ANG Traders
4 min readJan 11, 2024

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If You Liked The 1990’s Dotcom Bull Market, Then You Will Love The Next Few Years.

Photo by Christian Wiediger on Unsplash

I think that we are at the start of a major technology-driven bull market that will rival the “dotcom” bull market. In this piece, I make the case for a new tech-driven bull market that will rival the 1990’s dotcom bull.

All major bull markets require three conditions:

  • a disruptive technology,
  • funding (money) to release the real-resources, and
  • fear (incredulity) in the herd of investors.

In the 1990s, there was:

  • the new communication technology of the internet,
  • bank-credit funding of the economy, and
  • fear (incredulity) in the herd. (Greenspan’s infamous “irrational exuberance” comment in 1996 personified the belief that the top was near, after which the market climbed 100% over the next three years.)
Dotcom fear and incredulity (ANG Traders, stockcharts.com)

Now, we have:

  • a disruptive technology (artificial intelligence), the impact of which could rival the invention of computers,
  • the investing-herd is terrified of inflation, higher interest rates, recession, the Federal Government “debt”, and the very AI technology that will drive the economy forward.
  • and most importantly, government fund-flows (deficit-spending) that can release the technology into the economy. [Note: in the 1990s, Clinton had a budget surplus, which means funds were removed from the economy on a net-basis (private-deficit) and had to be compensated for with private bank credit].

The chart below shows the explosion of margin debt during the late 1990s; the dotcom bull was funded through private debt.

Margin debt (FRED)

The chart below shows how Clinton delivered a budget surplus between 1996 and 2001 (blue line). A government surplus means that more money is taxed out of private bank accounts than was spent into them. A government surplus is a private-sector deficit; money is net-drained from private bank accounts. The Clinton private-sector deficit was compensated for by increasing bank credit; the red line below shows how household debt burden increased along with government surpluses.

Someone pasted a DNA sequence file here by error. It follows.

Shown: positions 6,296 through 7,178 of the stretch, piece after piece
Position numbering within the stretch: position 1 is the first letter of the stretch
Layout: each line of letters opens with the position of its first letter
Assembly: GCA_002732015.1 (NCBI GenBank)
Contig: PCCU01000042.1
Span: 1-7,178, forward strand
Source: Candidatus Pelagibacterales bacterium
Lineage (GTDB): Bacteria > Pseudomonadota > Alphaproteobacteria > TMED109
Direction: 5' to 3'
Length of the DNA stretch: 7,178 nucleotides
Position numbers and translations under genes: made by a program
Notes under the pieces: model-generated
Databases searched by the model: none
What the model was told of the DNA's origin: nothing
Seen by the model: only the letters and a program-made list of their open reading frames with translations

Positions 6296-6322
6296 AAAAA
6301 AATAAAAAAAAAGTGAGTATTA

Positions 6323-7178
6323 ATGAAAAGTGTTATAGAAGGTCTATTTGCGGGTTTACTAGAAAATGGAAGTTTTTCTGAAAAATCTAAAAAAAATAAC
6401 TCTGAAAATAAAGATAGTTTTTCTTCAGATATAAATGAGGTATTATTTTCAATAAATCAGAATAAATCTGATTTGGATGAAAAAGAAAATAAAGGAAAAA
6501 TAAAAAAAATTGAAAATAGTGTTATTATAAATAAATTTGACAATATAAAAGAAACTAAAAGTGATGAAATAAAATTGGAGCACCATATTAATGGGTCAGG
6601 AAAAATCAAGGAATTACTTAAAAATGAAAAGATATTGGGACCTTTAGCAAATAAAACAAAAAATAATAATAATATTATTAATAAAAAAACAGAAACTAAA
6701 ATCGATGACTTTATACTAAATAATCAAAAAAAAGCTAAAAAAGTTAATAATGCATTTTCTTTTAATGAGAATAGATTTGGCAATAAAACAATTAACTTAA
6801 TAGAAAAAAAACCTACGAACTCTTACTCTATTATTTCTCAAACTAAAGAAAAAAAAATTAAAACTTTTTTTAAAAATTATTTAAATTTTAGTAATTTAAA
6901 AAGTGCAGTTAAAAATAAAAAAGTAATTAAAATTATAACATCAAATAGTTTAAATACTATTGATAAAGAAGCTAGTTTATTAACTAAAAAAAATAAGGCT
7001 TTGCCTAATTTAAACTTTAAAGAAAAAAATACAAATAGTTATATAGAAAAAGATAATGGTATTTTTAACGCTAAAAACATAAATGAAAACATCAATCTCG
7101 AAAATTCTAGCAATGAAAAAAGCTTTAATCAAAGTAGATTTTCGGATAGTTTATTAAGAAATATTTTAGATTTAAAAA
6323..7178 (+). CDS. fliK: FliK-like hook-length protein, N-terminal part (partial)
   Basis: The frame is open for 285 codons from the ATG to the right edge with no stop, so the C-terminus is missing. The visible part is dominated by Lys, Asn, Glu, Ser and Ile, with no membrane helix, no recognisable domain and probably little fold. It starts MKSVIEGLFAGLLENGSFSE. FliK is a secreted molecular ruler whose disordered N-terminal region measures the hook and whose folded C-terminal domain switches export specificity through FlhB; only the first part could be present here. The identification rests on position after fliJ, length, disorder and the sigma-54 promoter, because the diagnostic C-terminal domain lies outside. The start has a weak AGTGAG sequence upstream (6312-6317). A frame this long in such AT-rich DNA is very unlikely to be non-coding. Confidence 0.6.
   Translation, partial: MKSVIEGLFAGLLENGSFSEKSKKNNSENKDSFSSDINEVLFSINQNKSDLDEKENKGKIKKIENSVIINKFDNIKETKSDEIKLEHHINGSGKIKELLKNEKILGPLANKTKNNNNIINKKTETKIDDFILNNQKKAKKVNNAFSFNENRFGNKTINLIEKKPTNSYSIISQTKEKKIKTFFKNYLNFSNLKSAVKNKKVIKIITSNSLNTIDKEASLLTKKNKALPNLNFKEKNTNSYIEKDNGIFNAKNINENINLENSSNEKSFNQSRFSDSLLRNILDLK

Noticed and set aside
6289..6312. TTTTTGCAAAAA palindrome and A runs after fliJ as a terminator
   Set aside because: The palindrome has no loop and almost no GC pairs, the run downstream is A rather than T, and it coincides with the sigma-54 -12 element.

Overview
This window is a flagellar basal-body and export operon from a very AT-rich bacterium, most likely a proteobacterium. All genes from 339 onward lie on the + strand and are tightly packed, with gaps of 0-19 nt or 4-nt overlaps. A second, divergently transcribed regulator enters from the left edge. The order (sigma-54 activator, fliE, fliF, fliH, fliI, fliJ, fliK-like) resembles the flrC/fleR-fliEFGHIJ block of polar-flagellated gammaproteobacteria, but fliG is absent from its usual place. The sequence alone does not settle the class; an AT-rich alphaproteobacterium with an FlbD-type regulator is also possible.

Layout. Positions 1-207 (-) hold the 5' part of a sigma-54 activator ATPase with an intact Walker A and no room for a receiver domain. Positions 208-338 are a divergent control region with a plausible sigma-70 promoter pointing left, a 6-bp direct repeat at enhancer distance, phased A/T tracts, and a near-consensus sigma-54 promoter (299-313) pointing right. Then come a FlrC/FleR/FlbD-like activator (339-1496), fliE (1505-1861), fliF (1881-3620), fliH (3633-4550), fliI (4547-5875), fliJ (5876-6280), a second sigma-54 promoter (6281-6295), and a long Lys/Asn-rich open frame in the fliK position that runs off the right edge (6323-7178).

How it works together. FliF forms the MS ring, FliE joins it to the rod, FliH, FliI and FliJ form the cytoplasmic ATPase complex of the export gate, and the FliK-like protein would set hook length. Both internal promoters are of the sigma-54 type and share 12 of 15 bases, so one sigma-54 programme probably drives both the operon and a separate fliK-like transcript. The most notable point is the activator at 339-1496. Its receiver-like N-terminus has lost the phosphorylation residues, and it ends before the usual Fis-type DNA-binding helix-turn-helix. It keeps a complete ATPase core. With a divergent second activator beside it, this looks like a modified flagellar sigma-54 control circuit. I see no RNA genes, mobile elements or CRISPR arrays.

Budget surplus/deficit and private debt (FRED)

Unlike the 1990s, currently there is a healthy government deficit (private surplus) and a low private debt-level which could fund a bull market capable of making the 1990’s bull look like a baby calf by comparison.

For the past two-years, I have pointed out that rising interest rates are good for the stock market. After the initial shock (black-ovals below), the stock market tends to rally hard (black and blue arrows below). The current situation is eerily similar to the late 1990’s when the last major tech bull market took place (black-rectangles below).

Bullish rate hikes (ANG Traders, stockcharts.com

The very long term picture of the stock market is in a solid bullish primary trend. The chart below shows that the last 100-years of the stock market have been a “step-like” ascension of stock prices. There have been three major trading-range periods (“steps”) which lasted an average of 12-years and were separated by two major up-legs (“risers”) that lasted about 20-years each. The market is only 10-years into the current major up-leg, which implies that there could be as much as 10-years left in the current cyclical bull market.

100-year stock market (ANG Traders, stockcharts.com)

The chart below shows the fractal nature of the current major up-leg; there is a similar (fractal) pattern of “step-like” movement higher in stock prices. The SPX is on the verge of breaking out into the next short-term up-leg which could last up to 3-years before the next short-term trading-range develops.

Current fractal pattern (ANG Traders, stockcharts.com)

In conclusion, the fundamental conditions required for a major bull market resembling (and rivaling) the 1990’s dotcom bull are in place.

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ANG Traders

Forty years of private equity trading, and still learning.